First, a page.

The Twenty-Fourth in a Series of Sermons on Paul's Epistle to the Romans
One of the major problems facing the apostle Paul was the thorny relationship between Jew and Gentile in those churches rapidly springing up throughout the cities of the Roman empire. Those Jews who came to believe that Jesus was Israel’s promised Messiah often-times expected Gentile converts to live as Jews. Many felt that Gentiles must submit to circumcision, keep the dietary laws and obey the Law of Moses in order to maintain a right-standing before God. Gentile converts, on the other hand, knew nothing of the Old Testament before coming to faith in Jesus Christ. Their question was simply, “who is Moses?” No doubt, the Gentiles had trouble understanding why Jews wouldn’t eat certain foods and why circumcision was such a big deal. Therefore, at some point in his letter to the church in Rome, Paul must explain the respective roles of Jew and Gentile in redemptive history. Now that Christ has come and fulfilled the Old Testament promises of redemption, Paul must explain Israel’s place in God’s future purposes.
The role of Romans 9-11 in Paul’s letter to the church in Rome is the subject of much debate in contemporary biblical scholarship. The problem is this. Is this section of Romans an excursus–a personal detour in which Paul expresses his personal anguish about his people, the Jews–or is this section an essential part of the overall theological argument of the epistle? According to Charles Cranfield, “a superficial reading of the epistle might easily leave one with the impression that chapters 9-11 are simply an excursus which Paul has included under the pressure of his own deep personal involvement in the matter of Israel’s destiny but which is without any real inner relatedness to the main argument of Romans. But a closer study reveals the fact that there are very many features of chapters 1 to 8 which are not understood in full depth until they are seen in the light of chapters 9-11.” If true, this means that “these chapters may be seen to be in integral part of the working out of the theme of this epistle.”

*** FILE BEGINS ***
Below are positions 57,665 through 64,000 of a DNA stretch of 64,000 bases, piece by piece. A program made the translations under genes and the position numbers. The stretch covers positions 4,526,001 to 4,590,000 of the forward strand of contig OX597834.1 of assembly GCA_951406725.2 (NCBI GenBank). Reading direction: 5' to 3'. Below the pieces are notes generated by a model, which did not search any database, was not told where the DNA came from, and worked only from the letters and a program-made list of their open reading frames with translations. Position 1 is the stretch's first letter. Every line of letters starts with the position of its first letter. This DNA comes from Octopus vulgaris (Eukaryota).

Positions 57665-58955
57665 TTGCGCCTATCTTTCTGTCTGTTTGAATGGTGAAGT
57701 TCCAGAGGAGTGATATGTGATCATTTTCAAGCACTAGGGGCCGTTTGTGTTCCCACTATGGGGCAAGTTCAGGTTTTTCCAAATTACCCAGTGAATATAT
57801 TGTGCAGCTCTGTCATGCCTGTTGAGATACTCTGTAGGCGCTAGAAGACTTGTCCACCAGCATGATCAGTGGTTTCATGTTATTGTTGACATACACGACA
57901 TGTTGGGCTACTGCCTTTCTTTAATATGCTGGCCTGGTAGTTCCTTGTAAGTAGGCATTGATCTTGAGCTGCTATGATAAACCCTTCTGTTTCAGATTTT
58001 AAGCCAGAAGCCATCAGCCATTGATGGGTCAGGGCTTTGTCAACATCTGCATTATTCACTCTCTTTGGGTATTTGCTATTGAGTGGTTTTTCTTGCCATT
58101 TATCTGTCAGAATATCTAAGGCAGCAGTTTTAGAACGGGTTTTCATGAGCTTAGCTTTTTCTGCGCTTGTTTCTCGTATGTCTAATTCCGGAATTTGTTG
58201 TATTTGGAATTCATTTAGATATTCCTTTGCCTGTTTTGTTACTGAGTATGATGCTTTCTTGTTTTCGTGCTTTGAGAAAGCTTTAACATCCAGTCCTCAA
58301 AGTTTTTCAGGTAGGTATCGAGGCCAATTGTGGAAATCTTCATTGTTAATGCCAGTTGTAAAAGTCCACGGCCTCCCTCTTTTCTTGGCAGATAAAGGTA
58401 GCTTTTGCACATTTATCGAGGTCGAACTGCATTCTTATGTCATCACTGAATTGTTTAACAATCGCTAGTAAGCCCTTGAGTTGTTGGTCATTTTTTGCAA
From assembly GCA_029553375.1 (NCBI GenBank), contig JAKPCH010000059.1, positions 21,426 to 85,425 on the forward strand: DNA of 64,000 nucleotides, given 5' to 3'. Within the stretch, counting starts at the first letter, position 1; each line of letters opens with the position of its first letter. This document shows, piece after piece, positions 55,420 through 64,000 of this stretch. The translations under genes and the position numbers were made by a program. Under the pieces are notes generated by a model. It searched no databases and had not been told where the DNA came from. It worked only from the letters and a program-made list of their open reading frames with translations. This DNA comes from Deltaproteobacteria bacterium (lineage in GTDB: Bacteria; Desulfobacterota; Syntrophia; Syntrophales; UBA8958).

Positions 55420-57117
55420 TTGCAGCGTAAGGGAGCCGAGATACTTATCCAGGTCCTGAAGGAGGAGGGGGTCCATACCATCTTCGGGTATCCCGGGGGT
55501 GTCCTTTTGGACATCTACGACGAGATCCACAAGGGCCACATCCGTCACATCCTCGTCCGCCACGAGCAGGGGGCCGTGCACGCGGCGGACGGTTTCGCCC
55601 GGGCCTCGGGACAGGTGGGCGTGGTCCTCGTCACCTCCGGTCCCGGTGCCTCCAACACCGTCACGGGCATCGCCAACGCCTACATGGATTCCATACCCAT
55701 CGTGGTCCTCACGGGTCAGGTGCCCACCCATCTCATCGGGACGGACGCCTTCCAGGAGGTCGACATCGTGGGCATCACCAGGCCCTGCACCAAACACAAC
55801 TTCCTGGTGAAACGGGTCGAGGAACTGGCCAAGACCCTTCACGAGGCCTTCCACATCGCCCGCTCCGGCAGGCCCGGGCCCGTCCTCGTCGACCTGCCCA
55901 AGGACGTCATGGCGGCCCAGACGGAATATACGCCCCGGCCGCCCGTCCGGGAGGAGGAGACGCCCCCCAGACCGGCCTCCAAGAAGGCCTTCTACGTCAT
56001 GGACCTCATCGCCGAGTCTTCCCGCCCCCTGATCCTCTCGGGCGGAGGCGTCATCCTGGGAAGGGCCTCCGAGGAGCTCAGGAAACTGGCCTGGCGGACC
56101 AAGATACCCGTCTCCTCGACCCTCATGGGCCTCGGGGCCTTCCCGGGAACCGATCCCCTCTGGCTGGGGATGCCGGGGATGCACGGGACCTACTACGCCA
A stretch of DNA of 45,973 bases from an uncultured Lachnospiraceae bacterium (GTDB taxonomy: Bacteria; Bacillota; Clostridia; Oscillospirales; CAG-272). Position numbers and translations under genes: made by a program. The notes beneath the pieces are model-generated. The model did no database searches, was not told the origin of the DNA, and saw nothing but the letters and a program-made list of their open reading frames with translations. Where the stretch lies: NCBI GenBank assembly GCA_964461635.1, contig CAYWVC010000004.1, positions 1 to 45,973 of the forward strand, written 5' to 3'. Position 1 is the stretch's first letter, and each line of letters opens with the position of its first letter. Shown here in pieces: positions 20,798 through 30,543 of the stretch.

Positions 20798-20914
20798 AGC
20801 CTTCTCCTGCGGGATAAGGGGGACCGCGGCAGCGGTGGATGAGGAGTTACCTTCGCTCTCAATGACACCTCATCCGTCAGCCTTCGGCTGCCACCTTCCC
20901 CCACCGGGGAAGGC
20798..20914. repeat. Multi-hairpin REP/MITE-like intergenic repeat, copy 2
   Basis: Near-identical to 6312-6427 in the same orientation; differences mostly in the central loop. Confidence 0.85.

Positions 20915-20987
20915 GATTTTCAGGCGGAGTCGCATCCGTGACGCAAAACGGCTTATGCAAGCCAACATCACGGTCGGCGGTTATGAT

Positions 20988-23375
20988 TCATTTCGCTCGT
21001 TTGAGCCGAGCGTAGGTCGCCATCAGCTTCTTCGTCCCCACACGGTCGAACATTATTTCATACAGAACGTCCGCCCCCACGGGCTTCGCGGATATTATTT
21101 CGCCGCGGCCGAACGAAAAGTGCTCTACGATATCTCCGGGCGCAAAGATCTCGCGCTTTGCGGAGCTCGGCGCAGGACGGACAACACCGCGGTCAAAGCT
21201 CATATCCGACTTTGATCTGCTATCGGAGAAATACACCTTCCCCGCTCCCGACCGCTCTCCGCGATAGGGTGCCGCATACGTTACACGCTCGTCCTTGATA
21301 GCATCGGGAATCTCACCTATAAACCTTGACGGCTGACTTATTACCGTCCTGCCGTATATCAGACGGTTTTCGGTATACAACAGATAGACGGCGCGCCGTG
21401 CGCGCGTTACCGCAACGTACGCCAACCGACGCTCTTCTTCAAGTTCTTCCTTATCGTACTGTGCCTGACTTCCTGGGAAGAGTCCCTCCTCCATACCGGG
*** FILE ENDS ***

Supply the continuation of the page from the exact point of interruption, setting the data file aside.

What are these features which are not fully understood until we come to this section? In Romans 1:16-17, in which Paul sets out the thesis statement of this letter–through the preaching of the gospel, which is the power of God unto salvation, a righteousness from God is revealed–Paul made the point that the gospel which he preaches is the gospel concerning God’s son, Jesus Christ, who, according to the flesh was an ancestor of David, Israel’s greatest king (cf. Romans 1:1-4). Given the fact that Jesus is the Christ (Israel’s promised Messiah), at some point in this letter, Paul must explain how the gospel he preaches relates to God’s people, Israel, since the content of that gospel–the person and work of Jesus Christ–can only be properly understood as the fulfillment of that redemption from sin promised in throughout the Old Testament in which David’s ancestor was prophesied to play a major role.
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